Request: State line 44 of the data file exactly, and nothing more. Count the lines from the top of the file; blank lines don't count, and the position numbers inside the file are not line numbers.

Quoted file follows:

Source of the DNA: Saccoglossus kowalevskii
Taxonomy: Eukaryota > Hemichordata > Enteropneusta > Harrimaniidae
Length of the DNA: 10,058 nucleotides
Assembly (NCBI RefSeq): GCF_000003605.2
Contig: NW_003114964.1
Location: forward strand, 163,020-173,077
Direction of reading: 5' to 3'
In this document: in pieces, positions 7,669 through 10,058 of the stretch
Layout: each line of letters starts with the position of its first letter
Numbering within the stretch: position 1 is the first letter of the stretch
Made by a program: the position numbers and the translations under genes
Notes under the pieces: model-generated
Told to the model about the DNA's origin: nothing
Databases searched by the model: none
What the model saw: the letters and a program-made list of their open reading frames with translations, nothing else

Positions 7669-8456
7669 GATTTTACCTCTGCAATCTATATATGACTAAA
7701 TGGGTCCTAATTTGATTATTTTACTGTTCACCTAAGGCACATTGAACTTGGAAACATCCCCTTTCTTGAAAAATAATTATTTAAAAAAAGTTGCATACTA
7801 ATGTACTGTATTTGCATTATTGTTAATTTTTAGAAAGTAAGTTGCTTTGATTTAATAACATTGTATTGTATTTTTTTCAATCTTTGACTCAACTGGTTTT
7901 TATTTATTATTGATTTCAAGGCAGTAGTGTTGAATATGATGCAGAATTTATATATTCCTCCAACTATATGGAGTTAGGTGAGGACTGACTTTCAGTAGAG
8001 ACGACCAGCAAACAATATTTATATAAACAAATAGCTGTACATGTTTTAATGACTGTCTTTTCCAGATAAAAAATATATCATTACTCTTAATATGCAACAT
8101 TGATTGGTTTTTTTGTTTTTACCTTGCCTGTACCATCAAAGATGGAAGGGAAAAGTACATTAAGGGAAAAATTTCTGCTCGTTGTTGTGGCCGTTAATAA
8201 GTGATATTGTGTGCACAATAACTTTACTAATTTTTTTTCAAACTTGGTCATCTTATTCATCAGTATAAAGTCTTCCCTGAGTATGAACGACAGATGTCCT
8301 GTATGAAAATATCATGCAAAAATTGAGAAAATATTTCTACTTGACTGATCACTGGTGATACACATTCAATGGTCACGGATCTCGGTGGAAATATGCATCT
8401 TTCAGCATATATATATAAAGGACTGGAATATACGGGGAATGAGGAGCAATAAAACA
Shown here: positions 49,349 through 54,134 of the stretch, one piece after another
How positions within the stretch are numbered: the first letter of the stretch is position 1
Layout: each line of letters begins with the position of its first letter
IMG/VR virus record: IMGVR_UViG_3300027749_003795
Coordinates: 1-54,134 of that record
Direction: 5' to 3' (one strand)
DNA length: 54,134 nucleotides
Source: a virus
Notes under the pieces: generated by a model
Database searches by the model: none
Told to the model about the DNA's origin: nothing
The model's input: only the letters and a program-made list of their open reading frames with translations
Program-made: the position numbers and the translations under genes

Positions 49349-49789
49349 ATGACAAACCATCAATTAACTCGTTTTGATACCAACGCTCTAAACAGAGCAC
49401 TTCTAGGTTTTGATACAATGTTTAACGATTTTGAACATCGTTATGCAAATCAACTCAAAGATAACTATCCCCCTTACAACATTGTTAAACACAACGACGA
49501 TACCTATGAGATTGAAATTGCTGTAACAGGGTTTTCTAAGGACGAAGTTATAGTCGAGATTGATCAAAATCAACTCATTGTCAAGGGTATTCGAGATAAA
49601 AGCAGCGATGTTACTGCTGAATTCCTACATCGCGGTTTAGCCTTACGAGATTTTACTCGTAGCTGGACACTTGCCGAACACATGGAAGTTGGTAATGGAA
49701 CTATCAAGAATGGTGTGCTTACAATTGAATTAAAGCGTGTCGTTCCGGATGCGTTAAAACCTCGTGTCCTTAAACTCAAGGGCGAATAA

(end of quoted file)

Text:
49701 CTATCAAGAATGGTGTGCTTACAATTGAATTAAAGCGTGTCGTTCCGGATGCGTTAAAACCTCGTGTCCTTAAACTCAAGGGCGAATAA